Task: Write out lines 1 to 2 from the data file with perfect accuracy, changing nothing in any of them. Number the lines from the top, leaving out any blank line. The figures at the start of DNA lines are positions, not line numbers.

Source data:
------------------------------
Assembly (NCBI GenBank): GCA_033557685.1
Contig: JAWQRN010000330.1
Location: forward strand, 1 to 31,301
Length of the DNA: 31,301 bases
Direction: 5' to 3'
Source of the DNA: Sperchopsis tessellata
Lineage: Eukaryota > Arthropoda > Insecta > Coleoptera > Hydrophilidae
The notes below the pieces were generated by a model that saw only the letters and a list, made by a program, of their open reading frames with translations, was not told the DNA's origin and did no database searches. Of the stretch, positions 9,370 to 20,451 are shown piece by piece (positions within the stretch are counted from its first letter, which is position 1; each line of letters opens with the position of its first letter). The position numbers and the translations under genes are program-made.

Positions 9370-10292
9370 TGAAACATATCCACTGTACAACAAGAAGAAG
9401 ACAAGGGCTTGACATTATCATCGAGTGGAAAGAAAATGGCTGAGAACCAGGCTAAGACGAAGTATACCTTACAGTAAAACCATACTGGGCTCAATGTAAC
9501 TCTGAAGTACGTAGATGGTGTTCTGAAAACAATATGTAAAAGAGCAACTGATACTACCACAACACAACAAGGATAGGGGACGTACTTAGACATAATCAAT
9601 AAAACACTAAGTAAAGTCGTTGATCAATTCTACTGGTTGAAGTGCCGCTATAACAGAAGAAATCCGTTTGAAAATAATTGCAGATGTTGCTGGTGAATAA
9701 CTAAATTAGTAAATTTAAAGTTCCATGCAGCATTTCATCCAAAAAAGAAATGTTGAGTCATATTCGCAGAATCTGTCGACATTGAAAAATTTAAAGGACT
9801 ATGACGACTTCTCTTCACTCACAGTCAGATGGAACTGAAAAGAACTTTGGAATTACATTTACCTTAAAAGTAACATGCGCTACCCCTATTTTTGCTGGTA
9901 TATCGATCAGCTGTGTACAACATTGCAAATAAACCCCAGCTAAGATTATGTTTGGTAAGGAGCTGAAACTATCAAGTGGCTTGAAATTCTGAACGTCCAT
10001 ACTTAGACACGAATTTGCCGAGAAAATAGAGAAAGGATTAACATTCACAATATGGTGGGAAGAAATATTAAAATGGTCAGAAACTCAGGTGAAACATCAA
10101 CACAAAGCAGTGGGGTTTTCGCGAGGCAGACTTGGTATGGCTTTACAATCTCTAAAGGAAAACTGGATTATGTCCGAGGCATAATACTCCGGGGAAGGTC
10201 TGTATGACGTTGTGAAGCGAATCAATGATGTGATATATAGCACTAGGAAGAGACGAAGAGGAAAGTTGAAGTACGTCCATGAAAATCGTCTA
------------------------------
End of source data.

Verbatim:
Assembly (NCBI GenBank): GCA_033557685.1
Contig: JAWQRN010000330.1